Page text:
For the sake of anonymity, names have been changed.
Two times a week, I embark on the hour-long, three bus, cross-Portland quadrant journey to my internship. I’m currently a kitchen intern at an extended care facility for people that are HIV+, and I am able to find so much meaning in my work. I am a strong believer that food has the power to heal people and I’m so grateful for the opportunity I’ve gotten to be able to provide that for people in need of it. There are less than 20 residents at this facility, so I’ve gotten to know each of them in some way or another.
As in any service jobs, some interactions with the people you are serving are more positive than others, and things fluctuate. This minor inconsistency makes my days at work very interesting and I find a lot of enjoyment in it. One resident, Ethan, has always been a constant for me. He has a lot of underlying conditions (along with HIV) that could make him a really negative person; with a lot of validity to that. Each day, I go into the volunteer office, sign in, and put on my apron. Within the first hour of me being there, Ethan is at the swinging door of the kitchen asking me how my morning is going and thanking me for all my hard work.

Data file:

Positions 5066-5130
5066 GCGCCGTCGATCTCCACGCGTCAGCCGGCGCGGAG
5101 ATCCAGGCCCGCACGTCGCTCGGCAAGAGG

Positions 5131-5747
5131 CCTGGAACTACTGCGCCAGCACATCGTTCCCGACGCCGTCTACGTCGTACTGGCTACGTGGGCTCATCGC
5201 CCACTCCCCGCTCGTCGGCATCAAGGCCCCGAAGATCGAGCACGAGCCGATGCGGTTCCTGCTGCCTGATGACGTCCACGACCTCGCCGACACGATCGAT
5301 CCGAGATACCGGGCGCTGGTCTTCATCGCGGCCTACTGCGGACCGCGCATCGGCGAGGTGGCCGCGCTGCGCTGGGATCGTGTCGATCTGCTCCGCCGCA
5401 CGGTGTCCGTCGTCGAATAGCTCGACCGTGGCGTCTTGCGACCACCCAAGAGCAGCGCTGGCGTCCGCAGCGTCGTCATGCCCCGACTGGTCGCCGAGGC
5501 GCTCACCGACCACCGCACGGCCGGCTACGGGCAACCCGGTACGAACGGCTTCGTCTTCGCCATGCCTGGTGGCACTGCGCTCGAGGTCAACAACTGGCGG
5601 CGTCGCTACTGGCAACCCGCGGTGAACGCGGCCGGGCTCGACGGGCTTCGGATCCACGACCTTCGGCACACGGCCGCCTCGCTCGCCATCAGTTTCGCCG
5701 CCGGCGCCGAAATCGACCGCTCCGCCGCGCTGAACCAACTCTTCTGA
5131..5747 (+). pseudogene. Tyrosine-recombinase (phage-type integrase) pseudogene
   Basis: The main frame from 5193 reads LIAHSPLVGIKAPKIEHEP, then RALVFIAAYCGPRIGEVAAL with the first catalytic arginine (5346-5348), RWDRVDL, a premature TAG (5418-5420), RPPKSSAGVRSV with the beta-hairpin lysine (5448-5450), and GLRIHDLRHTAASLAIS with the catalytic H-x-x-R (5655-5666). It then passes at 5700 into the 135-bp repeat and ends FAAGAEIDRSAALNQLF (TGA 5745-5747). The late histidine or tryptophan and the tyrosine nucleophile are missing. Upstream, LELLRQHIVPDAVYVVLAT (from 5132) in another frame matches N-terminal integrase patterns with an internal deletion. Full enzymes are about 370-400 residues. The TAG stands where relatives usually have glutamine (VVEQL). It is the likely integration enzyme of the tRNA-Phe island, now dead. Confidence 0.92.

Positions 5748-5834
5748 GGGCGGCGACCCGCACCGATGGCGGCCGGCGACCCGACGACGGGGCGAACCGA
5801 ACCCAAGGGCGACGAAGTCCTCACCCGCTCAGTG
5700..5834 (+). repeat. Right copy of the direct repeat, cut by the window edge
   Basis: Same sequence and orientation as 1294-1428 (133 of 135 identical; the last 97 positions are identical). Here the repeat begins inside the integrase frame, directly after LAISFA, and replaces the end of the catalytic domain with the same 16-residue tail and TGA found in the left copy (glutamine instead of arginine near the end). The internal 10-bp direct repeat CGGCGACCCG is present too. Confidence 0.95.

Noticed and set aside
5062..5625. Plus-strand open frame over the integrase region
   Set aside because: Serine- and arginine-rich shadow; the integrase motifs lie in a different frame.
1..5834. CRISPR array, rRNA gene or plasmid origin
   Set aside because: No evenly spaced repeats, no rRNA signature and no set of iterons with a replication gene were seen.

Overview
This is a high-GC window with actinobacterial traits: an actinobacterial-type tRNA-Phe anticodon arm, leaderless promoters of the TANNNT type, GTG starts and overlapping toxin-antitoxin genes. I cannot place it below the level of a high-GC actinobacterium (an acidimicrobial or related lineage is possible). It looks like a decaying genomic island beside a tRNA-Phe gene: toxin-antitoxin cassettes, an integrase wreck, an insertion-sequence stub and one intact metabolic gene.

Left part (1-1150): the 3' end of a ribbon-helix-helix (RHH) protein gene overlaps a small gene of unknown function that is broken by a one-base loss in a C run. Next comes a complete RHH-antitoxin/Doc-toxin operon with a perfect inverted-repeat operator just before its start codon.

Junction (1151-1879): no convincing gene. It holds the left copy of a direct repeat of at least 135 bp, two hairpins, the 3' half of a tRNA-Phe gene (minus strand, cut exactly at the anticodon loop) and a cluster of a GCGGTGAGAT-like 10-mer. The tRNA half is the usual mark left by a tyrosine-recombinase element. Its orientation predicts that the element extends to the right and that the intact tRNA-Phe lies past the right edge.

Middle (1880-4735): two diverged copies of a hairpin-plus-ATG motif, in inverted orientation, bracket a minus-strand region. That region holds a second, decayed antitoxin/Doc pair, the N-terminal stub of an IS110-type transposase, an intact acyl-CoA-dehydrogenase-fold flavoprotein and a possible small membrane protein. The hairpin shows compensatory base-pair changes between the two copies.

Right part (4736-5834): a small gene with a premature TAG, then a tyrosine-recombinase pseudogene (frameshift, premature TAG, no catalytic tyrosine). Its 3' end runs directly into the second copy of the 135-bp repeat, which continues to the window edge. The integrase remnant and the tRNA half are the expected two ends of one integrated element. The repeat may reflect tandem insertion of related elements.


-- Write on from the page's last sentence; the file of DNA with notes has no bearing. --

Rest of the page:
I don’t know what I’m going to cook, who I’m going to work with, what time I’m going to leave at the end of the day, but I know I’m going to have an amazing interaction with Ethan. This makes all of the scary inconsistencies manageable and even enjoyable. When I think about the people I’ve met on my gap year on a broad scale, Ethan isn’t the first, second, or third person I would think of. I would more think of the friends I’ve made and the connections I’ve formed. Upon reflection, I can recognize that my nine months in Portland would not be the same without him.